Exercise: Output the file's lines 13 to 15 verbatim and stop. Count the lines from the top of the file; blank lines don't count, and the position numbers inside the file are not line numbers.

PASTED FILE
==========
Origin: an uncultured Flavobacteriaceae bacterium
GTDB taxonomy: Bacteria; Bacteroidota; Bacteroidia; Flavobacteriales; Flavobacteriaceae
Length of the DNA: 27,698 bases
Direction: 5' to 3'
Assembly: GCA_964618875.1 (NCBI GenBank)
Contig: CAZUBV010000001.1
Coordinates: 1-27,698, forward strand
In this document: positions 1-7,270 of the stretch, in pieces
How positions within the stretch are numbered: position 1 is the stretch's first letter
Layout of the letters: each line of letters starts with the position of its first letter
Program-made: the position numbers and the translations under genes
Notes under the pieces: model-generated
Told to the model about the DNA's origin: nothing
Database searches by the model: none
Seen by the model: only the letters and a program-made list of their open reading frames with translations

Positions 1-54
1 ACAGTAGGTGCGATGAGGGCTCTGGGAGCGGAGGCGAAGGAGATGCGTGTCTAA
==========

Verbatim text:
Told to the model about the DNA's origin: nothing
Database searches by the model: none
Seen by the model: only the letters and a program-made list of their open reading frames with translations